Issuance and execution of a search warrant has been in news this summer. You have probably read a few articles that mention the standards for the issuance and execution of a search warrant. Foundational to the validity of a search warrant is that the warrant must establish probable cause for the search and seizure.
When a law enforcement officer (or prosecutor), based on his or her experience, knowledge, and observations, has probable cause to believe evidence of a crime can be found in a search of property or person, the officer (or prosecutor) goes to a judge with an application, affirmed under oath, for the issuance of the search warrant. Only a judge can issue the search warrant.
“Probable cause” is a nebulous legal term that the courts still debate to this day. The Supreme Court “frequently has remarked [that] probable cause is a flexible, common-sense standard” wherein the facts available would “warrant a [person] of reasonable caution” to believe evidence of a crime is within the places or persons to be searched. (Texas v. Brown (1983) 460 U.S. 730, 742.) That Court also described probable cause as a “particularized suspicion”, not a generalized profile. (Ibid.)
This standard is open to interpretation. For example, in a recent case (People v. Delgado, 2nd Appellate Dis., 8th Div.., published May 6, 2022.), a defendant appealed the trial court’s denial of his motion to suppress the evidence on the basis that the search warrant from which the evidence was discovered was not based on probable cause. The Court of Appeal upheld the trial court’s decision but within the decision was a strongly argued dissent by one of the appellate judges.
The dissent focused on the very thin facts used to establish probable cause. Specifically, the facts supporting the warrant were that the defendant was a known gang member and it was known that his house was frequented by other members of the gang. Officers observed a vehicle stop at the defendant’s house where two males got out of the vehicle and went into the house for less than five minutes then left. Officers stopped the vehicle after it left the defendant’s house and found drugs and firearms in the vehicle. Based on these facts, a search warrant was issued for the defendant’s house based on the belief that the defendant was supplying fellow gang members with drugs and firearms.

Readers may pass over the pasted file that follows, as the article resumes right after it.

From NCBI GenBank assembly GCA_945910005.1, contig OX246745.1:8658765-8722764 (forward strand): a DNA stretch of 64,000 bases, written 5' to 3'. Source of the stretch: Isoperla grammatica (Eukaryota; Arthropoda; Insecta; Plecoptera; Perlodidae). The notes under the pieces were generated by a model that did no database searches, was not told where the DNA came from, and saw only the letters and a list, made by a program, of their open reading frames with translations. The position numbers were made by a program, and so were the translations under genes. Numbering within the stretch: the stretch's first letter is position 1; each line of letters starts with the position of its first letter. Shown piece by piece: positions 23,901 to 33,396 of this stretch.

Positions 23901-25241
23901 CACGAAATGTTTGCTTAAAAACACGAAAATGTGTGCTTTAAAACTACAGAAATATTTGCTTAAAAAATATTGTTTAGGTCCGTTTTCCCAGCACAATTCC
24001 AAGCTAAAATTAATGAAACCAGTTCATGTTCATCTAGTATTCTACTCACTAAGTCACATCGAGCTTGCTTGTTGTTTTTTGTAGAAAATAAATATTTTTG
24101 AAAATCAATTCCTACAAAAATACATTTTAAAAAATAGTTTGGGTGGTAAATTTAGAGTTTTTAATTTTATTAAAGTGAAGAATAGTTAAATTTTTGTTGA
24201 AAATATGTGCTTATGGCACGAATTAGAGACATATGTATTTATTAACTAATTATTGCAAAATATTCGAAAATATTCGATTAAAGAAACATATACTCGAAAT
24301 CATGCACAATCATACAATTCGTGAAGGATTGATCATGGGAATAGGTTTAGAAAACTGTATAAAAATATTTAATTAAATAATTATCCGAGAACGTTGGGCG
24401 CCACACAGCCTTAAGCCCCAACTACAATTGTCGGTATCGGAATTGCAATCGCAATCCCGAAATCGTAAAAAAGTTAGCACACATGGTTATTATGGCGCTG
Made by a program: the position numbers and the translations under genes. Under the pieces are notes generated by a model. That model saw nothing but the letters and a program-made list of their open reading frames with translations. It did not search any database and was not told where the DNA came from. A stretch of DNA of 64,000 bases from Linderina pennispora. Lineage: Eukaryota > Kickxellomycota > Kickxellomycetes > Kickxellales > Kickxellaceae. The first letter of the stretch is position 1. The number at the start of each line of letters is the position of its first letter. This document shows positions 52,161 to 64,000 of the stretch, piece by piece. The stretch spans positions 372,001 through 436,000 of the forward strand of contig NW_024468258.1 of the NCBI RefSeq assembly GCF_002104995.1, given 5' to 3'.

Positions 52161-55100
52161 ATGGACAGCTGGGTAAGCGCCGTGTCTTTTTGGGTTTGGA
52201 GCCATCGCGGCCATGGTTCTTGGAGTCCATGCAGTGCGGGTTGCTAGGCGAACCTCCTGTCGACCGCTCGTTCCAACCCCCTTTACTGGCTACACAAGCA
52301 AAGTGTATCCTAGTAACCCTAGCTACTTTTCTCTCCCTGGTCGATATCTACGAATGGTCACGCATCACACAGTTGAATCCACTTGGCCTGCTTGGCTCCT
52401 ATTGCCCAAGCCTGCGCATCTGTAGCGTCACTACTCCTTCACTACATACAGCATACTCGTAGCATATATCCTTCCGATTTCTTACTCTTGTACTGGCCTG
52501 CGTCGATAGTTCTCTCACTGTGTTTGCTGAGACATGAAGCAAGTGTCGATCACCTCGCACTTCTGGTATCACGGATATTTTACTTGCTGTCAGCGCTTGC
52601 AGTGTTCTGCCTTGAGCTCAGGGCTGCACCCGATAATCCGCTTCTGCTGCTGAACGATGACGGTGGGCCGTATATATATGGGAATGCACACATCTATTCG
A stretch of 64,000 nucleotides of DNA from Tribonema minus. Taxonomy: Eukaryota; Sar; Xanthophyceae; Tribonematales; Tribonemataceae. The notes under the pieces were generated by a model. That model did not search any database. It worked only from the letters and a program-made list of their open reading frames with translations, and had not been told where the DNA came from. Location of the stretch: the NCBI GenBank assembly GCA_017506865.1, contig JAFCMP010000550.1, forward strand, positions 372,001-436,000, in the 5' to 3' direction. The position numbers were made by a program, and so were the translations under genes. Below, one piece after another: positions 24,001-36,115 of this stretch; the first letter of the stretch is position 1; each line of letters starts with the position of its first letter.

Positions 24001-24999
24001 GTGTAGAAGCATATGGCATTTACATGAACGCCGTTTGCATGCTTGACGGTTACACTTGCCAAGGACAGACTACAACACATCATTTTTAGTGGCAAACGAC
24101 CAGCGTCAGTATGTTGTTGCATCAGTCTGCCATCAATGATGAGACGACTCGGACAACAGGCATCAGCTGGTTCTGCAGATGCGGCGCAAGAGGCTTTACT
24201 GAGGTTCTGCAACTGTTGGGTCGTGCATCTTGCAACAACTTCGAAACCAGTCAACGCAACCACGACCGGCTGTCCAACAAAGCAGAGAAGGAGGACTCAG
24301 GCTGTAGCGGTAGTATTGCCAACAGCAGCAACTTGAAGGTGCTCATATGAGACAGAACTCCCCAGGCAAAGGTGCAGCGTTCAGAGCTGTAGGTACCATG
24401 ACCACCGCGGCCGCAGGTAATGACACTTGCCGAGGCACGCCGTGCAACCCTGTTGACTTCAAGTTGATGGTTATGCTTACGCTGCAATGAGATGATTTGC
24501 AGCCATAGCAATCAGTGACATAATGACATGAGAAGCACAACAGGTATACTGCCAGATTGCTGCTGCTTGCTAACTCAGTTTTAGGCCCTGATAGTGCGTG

The dissent argued that the basis for the warrant was mere speculation without any factual underpinning. In other words, the officer’s probable cause had no specific information upon which this belief was formed; rather, it was a generalized profile. This brings us back to the Supreme Court’s statement that probable cause is a particularized suspicion, not a generalized profile. However, the other appellate judges disagreed finding that the search warrant application presented “reasonable support for an inference” the officers had witnessed a transfer of contraband to the vehicle’s occupants.
This case illustrates just how ambiguous probable cause can be. The validity of a search warrant in the first instance stands on probable cause. While the defendant in the Delgado case was not successful in suppressing the evidence, the lack of probable cause to issue the search warrant may provide a person who is arrested and charged based on the evidence found in the search with an opportunity to challenge the prosecution’s case. If upon a motion to suppress the evidence, the trial court (or an appellate court) agrees that the search warrant did not reach the standard of probable cause, the entire case will, in all probability, be dismissed.
Orange County criminal defense attorney William Weinberg is available for a free consultation to discuss the details of your criminal matter. He will explore all possible defense options, including the potential for a motion to suppress. You may contact him at his Irvine office by calling 949-474-8008 or by email him at firstname.lastname@example.org.